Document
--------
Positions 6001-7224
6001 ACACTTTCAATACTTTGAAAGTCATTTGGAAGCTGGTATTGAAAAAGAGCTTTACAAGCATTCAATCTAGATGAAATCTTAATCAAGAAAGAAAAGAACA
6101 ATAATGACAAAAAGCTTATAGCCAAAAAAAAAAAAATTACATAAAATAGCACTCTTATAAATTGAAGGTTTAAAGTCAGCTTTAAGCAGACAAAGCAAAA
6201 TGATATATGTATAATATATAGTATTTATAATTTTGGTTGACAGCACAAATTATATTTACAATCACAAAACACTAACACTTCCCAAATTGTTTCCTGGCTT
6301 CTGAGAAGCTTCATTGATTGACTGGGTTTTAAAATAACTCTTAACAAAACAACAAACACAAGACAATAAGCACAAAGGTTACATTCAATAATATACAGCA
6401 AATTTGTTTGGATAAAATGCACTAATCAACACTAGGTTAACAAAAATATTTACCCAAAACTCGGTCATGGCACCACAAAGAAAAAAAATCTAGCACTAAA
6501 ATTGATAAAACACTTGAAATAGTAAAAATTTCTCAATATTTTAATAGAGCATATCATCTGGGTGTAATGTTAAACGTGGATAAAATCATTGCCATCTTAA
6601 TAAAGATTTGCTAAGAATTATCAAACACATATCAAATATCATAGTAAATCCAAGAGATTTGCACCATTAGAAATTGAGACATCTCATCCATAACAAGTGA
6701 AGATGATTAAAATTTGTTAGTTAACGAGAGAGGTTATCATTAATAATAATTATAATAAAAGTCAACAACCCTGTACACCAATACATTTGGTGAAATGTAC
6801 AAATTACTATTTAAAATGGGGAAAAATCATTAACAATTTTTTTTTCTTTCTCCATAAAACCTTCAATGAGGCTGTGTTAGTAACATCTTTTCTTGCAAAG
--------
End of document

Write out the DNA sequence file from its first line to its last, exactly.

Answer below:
Positions 6001-7224
6001 ACACTTTCAATACTTTGAAAGTCATTTGGAAGCTGGTATTGAAAAAGAGCTTTACAAGCATTCAATCTAGATGAAATCTTAATCAAGAAAGAAAAGAACA
6101 ATAATGACAAAAAGCTTATAGCCAAAAAAAAAAAAATTACATAAAATAGCACTCTTATAAATTGAAGGTTTAAAGTCAGCTTTAAGCAGACAAAGCAAAA
6201 TGATATATGTATAATATATAGTATTTATAATTTTGGTTGACAGCACAAATTATATTTACAATCACAAAACACTAACACTTCCCAAATTGTTTCCTGGCTT
6301 CTGAGAAGCTTCATTGATTGACTGGGTTTTAAAATAACTCTTAACAAAACAACAAACACAAGACAATAAGCACAAAGGTTACATTCAATAATATACAGCA
6401 AATTTGTTTGGATAAAATGCACTAATCAACACTAGGTTAACAAAAATATTTACCCAAAACTCGGTCATGGCACCACAAAGAAAAAAAATCTAGCACTAAA
6501 ATTGATAAAACACTTGAAATAGTAAAAATTTCTCAATATTTTAATAGAGCATATCATCTGGGTGTAATGTTAAACGTGGATAAAATCATTGCCATCTTAA
6601 TAAAGATTTGCTAAGAATTATCAAACACATATCAAATATCATAGTAAATCCAAGAGATTTGCACCATTAGAAATTGAGACATCTCATCCATAACAAGTGA
6701 AGATGATTAAAATTTGTTAGTTAACGAGAGAGGTTATCATTAATAATAATTATAATAAAAGTCAACAACCCTGTACACCAATACATTTGGTGAAATGTAC
6801 AAATTACTATTTAAAATGGGGAAAAATCATTAACAATTTTTTTTTCTTTCTCCATAAAACCTTCAATGAGGCTGTGTTAGTAACATCTTTTCTTGCAAAG